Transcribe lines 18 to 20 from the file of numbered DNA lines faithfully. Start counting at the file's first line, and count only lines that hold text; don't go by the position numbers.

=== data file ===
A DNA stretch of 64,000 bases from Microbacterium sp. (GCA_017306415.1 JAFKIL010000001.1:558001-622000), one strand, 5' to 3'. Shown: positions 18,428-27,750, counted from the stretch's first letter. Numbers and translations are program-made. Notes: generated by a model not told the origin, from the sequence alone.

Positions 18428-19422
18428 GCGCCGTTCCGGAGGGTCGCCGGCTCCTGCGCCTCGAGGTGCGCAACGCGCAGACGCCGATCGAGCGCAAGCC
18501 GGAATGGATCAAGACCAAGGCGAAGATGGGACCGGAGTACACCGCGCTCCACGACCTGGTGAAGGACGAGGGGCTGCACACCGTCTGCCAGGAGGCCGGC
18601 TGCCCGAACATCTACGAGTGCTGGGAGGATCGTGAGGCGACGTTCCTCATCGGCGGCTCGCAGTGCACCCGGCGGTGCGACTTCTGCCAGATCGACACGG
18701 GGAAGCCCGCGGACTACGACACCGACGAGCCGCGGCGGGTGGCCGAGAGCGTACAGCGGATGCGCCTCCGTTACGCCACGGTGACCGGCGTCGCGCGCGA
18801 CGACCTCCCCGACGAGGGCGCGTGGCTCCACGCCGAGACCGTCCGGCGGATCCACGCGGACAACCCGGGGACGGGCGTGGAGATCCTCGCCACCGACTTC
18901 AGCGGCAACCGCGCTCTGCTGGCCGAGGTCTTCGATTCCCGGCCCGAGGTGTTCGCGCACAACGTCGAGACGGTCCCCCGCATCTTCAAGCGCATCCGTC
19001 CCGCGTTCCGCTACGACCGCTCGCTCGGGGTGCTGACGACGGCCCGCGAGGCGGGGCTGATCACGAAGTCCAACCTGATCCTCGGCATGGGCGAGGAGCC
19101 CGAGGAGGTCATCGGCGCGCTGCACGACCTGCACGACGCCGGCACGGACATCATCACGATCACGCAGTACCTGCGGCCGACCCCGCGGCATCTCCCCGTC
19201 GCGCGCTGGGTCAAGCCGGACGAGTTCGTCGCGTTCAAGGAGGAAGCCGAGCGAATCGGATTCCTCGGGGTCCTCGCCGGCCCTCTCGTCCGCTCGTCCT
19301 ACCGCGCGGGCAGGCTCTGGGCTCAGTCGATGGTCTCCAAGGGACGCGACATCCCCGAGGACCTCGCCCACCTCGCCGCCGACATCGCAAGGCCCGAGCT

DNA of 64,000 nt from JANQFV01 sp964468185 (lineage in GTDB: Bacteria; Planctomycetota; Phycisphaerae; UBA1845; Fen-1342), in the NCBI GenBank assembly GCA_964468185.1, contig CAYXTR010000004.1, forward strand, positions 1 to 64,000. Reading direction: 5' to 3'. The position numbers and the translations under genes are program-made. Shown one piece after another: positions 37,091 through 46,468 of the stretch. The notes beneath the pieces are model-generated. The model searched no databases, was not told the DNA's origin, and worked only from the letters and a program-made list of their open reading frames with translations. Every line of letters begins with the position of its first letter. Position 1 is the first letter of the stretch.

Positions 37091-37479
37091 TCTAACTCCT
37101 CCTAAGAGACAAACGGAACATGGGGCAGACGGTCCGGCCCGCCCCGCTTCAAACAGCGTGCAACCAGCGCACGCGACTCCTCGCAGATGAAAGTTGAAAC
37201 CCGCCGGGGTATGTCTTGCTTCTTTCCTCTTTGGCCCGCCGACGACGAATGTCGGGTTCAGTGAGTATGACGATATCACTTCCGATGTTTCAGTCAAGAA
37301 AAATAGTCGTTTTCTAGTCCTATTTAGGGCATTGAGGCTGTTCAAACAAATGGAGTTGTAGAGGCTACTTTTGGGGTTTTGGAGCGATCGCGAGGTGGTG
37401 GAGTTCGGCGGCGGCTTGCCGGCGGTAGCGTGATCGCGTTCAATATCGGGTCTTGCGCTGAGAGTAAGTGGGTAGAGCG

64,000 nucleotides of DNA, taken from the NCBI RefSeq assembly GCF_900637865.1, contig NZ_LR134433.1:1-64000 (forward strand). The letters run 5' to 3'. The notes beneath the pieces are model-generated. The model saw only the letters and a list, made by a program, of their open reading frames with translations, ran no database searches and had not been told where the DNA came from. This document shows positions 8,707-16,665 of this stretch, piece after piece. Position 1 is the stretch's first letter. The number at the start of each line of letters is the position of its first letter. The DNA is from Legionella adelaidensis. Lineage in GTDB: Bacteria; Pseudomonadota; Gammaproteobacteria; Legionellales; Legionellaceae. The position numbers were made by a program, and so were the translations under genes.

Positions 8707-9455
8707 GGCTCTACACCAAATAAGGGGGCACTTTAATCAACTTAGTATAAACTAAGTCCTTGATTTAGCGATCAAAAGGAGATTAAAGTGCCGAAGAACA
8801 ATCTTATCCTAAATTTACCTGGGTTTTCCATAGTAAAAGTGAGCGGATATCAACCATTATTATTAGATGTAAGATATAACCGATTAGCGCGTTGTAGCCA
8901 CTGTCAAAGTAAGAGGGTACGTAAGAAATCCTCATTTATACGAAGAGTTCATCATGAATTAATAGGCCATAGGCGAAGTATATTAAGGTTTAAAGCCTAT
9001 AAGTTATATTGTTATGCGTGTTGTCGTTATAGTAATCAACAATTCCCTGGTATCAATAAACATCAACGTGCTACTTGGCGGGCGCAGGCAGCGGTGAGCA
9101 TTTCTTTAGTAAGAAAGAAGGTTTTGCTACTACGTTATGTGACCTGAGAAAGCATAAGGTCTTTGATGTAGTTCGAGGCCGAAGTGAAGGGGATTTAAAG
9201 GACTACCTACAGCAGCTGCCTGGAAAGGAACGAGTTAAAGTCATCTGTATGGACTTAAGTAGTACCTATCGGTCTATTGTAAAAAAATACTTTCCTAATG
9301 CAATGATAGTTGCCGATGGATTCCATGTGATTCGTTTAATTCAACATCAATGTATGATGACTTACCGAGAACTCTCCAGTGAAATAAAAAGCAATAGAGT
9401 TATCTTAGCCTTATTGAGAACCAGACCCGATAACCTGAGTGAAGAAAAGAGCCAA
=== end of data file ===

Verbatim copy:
37301 AAATAGTCGTTTTCTAGTCCTATTTAGGGCATTGAGGCTGTTCAAACAAATGGAGTTGTAGAGGCTACTTTTGGGGTTTTGGAGCGATCGCGAGGTGGTG
37401 GAGTTCGGCGGCGGCTTGCCGGCGGTAGCGTGATCGCGTTCAATATCGGGTCTTGCGCTGAGAGTAAGTGGGTAGAGCG

64,000 nucleotides of DNA, taken from the NCBI RefSeq assembly GCF_900637865.1, contig NZ_LR134433.1:1-64000 (forward strand). The letters run 5' to 3'. The notes beneath the pieces are model-generated. The model saw only the letters and a list, made by a program, of their open reading frames with translations, ran no database searches and had not been told where the DNA came from. This document shows positions 8,707-16,665 of this stretch, piece after piece. Position 1 is the stretch's first letter. The number at the start of each line of letters is the position of its first letter. The DNA is from Legionella adelaidensis. Lineage in GTDB: Bacteria; Pseudomonadota; Gammaproteobacteria; Legionellales; Legionellaceae. The position numbers were made by a program, and so were the translations under genes.